*** This time travel story was originally published in Deep Magic and Escape Pod. I've updated it to reflect today's era! You can listen to the podcast version, read by Mur Lafferty, by clicking the story link. ***
On the night she turned thirty-nine, Jane sat on her narrow bed, watching TV and drinking alone. She'd gone through a bottle of wine and was mostly through a second bottle. Tomorrow morning would be painful.
Or she could stop worrying about tomorrow. The ibuprofen in her cabinet kept popping into her mind. Jane wasn't sure if all those pills chased by alcohol would be enough to end her life, but the idea of looking up how to commit suicide online seemed just too pathetic.
The front door of her tiny apartment creaked open.
Jane leaned forward, peering through her bedroom doorway. A black wine bottle stood on the floor, with a placard dangling from its silver ribbon.
Her gaze immediately went to the deadbolt. It was in place, as she'd left it.
Jane shut the TV off and listened for noises from the hallway. All she heard were the sounds of Boston traffic outside. Several weeks ago, after she'd come home to find her boyfriend screwing a skanky-looking chick on her couch, she'd had the locks changed. No one could have gotten in.
Yet the bottle sat mysteriously on the wooden floor.
At last, Jane crossed her apartment, checking every shadow for an intruder.
She picked up the bottle. The placard had gilded letters, making it a potentially expensive gift.
Warning: There Is No Return
Jane flipped the placard over twice, but nothing else was written on it.
She listened, alert for any noise. Mystery had never been much a part of her adult life, and it gave her a strangely excited feeling. If the warning label meant something like poison, it seemed like a more dignified way to go than pills and alcohol.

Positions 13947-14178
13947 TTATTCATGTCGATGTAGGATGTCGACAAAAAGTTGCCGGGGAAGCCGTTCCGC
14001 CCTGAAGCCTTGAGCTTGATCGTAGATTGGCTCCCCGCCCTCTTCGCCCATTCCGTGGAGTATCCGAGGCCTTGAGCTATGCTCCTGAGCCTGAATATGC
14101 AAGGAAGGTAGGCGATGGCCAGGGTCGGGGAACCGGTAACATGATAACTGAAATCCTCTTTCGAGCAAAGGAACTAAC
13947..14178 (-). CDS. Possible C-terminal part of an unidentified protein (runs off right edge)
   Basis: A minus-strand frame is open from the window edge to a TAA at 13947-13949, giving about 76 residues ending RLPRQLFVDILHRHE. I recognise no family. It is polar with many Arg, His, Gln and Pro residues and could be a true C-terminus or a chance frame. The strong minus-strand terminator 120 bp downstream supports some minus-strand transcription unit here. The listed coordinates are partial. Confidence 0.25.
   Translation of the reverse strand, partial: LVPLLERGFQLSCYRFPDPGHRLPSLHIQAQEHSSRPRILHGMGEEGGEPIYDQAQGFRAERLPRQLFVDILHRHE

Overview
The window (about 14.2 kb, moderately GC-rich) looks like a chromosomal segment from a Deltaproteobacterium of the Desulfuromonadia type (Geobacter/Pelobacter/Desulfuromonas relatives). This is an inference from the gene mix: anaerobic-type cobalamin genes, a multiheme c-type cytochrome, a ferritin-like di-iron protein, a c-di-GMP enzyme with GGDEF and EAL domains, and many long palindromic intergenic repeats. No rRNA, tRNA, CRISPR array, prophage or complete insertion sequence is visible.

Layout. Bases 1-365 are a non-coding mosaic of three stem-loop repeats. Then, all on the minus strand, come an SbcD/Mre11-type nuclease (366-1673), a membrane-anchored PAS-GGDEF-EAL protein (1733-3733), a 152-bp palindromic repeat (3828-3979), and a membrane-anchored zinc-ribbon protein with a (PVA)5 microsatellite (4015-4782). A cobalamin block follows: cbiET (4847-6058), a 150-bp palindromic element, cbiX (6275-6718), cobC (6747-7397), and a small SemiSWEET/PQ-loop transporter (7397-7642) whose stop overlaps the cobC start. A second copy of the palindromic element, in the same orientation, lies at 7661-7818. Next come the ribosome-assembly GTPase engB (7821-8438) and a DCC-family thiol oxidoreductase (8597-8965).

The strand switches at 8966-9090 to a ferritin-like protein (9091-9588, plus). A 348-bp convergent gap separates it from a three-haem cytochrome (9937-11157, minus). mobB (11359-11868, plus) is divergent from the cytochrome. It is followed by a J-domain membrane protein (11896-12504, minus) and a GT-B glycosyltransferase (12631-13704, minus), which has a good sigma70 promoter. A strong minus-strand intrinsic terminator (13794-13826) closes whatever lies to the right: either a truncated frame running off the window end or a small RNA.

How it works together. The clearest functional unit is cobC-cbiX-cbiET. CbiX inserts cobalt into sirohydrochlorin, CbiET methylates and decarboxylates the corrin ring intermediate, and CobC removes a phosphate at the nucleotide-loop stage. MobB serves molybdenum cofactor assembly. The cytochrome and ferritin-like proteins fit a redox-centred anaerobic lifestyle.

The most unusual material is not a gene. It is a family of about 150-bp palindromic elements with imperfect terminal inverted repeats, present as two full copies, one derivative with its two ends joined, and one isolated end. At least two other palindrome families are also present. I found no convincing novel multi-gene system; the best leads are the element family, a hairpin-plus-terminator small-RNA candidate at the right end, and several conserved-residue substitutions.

Her reflection on the black surface of the bottle was disturbingly clear. There she was: Plain Jane, a frumpy woman with a double-chin and acne scars.
She unscrewed the cap and popped the foil underneath. A stringent smell wafted up, making her wrinkle her nose and salivate at the same time.
"Happy birthday, Jane," she told herself, and swallowed a mouthful.
Jane gagged on the sour taste in her mouth. She was so dizzy, she'd fallen ... but she was sitting in an office chair, with no memory whatsoever of leaving her dark and quiet apartment.
Florescent lights beat down on her, and the familiar voices of a call center surrounded her. None of this was possible. She was back at her old workplace. It was a workday, late afternoon, judging by the angle of light. Ultimata Insurance had laid her off months ago, yet here she was.
A man rapped his knuckles against Jane's desk. "I gave you the files you needed, right?" Her old boss, Moore, didn't bother to wait for a reply. He was always in a hurry. Jane barely started to nod before he rushed away.
The walls of her cubicle looked exactly the way she remembered. There was the photograph of herself and mom. There was the generic Ultimata calendar, flipped to October 2013 ... Jane double-checked the year. 2013 was a full two years before the company downsized. If this was October 2013, then she was still employed.
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What if time travel is like alcoholism? Shouldn't mermaids have blubber to stay warm in the ocean? These short stories of fantasy and science fiction explore the weird, the bizarre, and the concretization of untenable fantasies.